The semi-in-ear design makes these earbuds more comfortable for anyone who doesn’t like silicone tips. While the silicon tips on other earbuds can offer greater stability, they also cause soreness over time and can get slick in some circumstances. These earbuds sit gently in your ear, without the same hold, but also without the discomfort of other designs. Plus, you don’t have to worry about losing the silicone tips.
Another important advantage with the Truebuds is the ability to switch between mono and stereo modes, with both calls and media. If you need one ear free, just switch over to mono mode to enjoy your media without losing quality. The set isn’t noise-canceling, which can be both an advantage and a disadvantage. Without noise canceling, you’ll be able to hear more of the noises around you, which can be distracting. But with noise-canceling, you’ll often have to deal with some sound distortion and lower quality.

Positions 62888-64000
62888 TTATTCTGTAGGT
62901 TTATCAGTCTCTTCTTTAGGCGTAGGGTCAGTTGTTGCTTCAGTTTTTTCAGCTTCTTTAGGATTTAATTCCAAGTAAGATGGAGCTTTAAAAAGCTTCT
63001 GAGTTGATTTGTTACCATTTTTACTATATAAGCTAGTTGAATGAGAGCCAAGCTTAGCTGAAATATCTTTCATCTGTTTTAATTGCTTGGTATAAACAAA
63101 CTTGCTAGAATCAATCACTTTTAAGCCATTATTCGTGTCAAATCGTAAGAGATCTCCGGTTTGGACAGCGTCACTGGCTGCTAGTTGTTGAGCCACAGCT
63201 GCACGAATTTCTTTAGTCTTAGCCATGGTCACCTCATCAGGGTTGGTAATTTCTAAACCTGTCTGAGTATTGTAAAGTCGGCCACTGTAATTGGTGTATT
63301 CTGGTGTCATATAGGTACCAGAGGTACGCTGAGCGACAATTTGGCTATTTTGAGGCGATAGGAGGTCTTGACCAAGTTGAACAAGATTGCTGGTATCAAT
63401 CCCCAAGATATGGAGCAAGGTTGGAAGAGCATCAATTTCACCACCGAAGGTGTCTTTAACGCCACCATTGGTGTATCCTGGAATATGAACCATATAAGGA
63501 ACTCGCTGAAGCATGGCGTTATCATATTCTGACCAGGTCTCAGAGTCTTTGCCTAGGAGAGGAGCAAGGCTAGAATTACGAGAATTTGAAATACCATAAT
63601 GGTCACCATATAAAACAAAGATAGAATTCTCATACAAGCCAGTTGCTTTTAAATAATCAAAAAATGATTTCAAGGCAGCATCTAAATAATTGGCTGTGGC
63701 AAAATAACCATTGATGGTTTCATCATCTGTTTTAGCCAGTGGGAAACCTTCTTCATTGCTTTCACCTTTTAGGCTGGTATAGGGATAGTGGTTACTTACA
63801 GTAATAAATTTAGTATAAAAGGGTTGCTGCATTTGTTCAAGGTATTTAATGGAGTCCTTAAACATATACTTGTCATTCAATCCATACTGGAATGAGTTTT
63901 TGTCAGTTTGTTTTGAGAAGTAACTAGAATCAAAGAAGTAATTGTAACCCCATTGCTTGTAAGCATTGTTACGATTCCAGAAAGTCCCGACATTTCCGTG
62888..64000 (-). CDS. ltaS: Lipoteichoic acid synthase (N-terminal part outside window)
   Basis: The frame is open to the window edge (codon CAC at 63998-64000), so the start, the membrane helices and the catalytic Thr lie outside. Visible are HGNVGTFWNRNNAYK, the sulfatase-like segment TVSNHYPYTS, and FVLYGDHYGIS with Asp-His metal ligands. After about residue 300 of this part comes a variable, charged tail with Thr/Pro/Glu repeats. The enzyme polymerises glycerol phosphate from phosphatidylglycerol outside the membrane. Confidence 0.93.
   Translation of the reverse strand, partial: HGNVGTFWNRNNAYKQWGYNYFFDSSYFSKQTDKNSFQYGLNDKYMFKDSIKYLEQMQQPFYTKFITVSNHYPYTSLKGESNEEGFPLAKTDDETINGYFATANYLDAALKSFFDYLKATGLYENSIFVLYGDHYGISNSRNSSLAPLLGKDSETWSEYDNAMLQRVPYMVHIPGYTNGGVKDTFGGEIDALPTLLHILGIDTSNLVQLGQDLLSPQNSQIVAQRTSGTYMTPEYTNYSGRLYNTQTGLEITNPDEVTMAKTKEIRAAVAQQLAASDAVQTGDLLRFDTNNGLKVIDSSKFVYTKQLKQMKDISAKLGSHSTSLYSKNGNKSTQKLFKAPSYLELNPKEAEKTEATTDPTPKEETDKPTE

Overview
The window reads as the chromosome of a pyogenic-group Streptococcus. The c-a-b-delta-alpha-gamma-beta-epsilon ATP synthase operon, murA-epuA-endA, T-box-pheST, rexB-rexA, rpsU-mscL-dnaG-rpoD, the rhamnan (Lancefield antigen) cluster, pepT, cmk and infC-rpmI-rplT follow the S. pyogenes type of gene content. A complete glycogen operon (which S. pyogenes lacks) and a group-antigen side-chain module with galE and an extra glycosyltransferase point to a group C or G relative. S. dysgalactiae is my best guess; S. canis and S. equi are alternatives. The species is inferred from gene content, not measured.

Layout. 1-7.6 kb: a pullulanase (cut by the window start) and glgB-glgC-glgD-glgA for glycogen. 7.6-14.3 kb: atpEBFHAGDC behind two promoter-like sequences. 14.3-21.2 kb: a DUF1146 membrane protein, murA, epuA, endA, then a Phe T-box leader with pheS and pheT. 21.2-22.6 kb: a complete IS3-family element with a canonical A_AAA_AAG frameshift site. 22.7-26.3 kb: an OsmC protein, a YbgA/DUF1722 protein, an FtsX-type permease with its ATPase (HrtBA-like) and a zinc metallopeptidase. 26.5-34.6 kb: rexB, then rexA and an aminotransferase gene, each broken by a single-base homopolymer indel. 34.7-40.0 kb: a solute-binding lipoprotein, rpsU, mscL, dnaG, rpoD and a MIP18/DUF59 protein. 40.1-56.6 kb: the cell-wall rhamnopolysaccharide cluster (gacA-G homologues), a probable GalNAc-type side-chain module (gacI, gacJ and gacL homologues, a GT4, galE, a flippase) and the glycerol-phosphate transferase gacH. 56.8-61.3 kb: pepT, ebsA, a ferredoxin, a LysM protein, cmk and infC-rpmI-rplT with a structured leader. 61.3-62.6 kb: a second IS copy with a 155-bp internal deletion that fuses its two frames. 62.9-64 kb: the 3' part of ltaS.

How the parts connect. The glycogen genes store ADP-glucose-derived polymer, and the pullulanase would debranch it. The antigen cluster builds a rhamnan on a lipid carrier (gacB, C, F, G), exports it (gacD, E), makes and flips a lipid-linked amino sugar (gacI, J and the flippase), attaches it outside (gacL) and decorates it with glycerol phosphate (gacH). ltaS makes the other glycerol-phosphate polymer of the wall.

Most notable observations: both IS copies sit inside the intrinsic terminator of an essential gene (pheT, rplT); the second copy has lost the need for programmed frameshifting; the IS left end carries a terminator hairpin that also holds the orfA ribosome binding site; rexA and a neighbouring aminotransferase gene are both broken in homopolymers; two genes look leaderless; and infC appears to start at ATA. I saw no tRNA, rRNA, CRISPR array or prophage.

We also appreciate that these headphones have fully integrated touch control. You can control the volume and pause playback with a single touch, no need to reach for your phone. That’s perfect for busy office settings and anywhere you want to control without having to look at your phone to get it. Overall, the Truebuds offer a good, highly adaptable design. They’re durable enough for normal use, though you probably don’t want to wear them with lots of exercise or anywhere they’re likely to fall out or get wet.
The additions of a charging case and touch control on the earbuds themselves make them significantly more functional. The small size of the carry case also makes them highly portable, great for air travel, and other situations where space is tight. The features that really would have put this pair over the top in terms of design would have been if they had size options, or if you could turn on a sound canceling setting. It also would have been nice to see longer playback per change on the earbuds themselves, but we’ll talk about that more in the Runtime section.
In addition, the Truebuds are Bluetooth-enabled. They utilize the Bluetooth 5.0 protocol, which means that they’re compatible with even the latest smartphone connections. The earbuds are protected by a 12-month warranty, more than long enough to make sure you like the set and to make sure there aren’t any manufacturer defects.